“Gavon’s Eve” (pub. 1912) tells of witchcraft and devilry at a remote Scottish loch. The star of this tale for this editor is the setting: an ancient, ruined Pictish castle, with a stone altar set above a black pool, illuminated by the midnight moon of Gavon’s Eve. Surely the Devil comes out to play in such settings, or not at all!
“Dig Me No Grave” (pub. 1937) by pulp legend Robert E. Howard is a superb tale of a diabolical pact that comes due in the most dramatic and terrifying fashion. The words of the ancient pact should resonate with every monodiabolist who dares to trade his immortal soul for the terrible powers of the Master:
“There is but one Black Master though men calle hym Sathanas & Beelzebub & Apolleon & Ahriman & Malik Tous… Ye abysse yawns & ye debt is to paye. Ye light fayles, ye shadows gather. There is no god but evil; no lite but darkness; no hope but doom—”
“The Demon Pope” (pub. 1888) is a whimsical story about a Faustian pact with a twist, and diabolism in the innermost circle of the medieval Church. Considering the evil antics of the Inquisitors of said Church, and persistent rumors of a Devil-worshipping cabal at its heart, this tale might not be far off the mark!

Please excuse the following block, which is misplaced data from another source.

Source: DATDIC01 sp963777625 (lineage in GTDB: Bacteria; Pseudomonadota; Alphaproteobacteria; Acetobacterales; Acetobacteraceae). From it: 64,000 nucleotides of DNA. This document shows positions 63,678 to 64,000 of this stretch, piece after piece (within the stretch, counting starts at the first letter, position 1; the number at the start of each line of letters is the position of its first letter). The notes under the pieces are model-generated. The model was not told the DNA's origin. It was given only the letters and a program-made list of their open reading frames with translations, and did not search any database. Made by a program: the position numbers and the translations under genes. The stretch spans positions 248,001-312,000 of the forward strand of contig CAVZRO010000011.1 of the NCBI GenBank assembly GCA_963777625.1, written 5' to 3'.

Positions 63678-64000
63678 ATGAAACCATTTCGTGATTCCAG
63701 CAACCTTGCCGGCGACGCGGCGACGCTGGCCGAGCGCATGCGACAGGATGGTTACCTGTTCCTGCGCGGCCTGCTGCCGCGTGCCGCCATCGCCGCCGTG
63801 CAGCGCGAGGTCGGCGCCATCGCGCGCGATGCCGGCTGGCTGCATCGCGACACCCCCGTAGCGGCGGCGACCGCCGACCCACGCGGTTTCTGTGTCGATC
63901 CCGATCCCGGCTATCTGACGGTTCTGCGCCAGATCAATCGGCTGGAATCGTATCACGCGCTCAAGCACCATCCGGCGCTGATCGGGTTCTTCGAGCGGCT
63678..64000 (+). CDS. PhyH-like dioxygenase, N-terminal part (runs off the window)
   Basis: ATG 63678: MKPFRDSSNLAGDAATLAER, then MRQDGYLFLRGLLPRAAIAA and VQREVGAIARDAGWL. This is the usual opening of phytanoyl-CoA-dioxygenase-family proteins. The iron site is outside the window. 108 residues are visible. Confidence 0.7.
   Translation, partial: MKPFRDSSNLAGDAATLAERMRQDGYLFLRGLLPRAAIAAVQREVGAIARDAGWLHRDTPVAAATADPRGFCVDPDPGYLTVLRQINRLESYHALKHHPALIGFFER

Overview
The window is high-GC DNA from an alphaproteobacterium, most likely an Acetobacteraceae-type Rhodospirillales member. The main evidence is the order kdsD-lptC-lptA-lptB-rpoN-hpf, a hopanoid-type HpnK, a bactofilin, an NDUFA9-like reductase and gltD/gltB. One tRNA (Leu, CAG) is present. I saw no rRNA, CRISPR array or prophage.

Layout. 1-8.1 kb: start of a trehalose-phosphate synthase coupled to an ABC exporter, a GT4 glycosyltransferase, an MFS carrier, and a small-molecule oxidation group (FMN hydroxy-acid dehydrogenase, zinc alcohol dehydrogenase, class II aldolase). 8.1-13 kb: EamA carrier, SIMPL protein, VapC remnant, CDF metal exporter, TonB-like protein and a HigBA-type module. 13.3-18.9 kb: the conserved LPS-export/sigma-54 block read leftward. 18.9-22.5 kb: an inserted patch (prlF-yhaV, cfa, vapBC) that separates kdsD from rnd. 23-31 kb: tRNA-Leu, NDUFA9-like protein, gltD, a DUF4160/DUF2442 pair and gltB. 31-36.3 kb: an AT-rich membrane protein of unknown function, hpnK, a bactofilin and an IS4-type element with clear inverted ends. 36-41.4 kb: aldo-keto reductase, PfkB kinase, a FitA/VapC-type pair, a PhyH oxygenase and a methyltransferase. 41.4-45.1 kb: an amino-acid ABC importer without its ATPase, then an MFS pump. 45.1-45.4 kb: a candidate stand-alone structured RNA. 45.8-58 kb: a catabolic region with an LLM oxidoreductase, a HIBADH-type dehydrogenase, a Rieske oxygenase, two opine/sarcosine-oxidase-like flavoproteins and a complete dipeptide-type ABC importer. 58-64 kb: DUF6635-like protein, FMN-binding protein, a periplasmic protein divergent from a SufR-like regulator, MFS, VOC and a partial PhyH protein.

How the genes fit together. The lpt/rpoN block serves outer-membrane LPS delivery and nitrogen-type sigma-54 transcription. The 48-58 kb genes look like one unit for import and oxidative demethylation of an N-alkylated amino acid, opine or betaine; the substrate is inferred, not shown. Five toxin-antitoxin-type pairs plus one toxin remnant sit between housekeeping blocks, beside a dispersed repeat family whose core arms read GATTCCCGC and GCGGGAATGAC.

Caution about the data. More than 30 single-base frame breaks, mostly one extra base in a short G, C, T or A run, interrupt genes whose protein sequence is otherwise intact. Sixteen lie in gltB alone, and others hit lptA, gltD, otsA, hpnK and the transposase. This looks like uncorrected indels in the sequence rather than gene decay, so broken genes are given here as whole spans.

“The Black Mass” (pub. 1891) is an infamous excerpt from the French novel novel Là-bas (“The Damned”), about a seeker’s descent into the underworld of diabolism in late 19th century Paris. The Black Mass portrayed here was controversial in its day, and it remains one of the most disturbing and believable accounts of diabolical worship in the literature—“a madhouse, a monstrous pandemonium of prostitutes and maniacs” indeed. A must read!
“Incense of Abomination” (pub. 1938) is a melancholy tale of Devil-worship, suicide and haunted souls, by the great pulp author Seabury Quinn. His depiction of Black Masses and Satanic orgies is first rate, as is his understanding of a major challenge for the faith: the tendency of disciples to backslide, doubt, succumb to depression and even suicide. The Devil’s religion is not for everyone! As Doctor Bentley puts it: “There’s an essential nastiness in Devil-worship which is revolting to the average man, not to mention its abysmal wickedness.” However, the beautiful young Marescha redeems the faith for many with her stirring words:
‘Take off your robe; that’s what we’re here for. This is our religion, the oldest in the world; it’s revolt against the goody-goodies, revolt against the narrowness of God; we live for pleasure and unbridled passion instead of abnegation and renunciation—life and love and pleasure in a world of vivid scarlet, instead of fear and dreariness in a world all cold and gray. That’s our creed and faith. We’re set apart, we’re marked for pleasure, we worshippers of Satan.’
Amen to that, sister!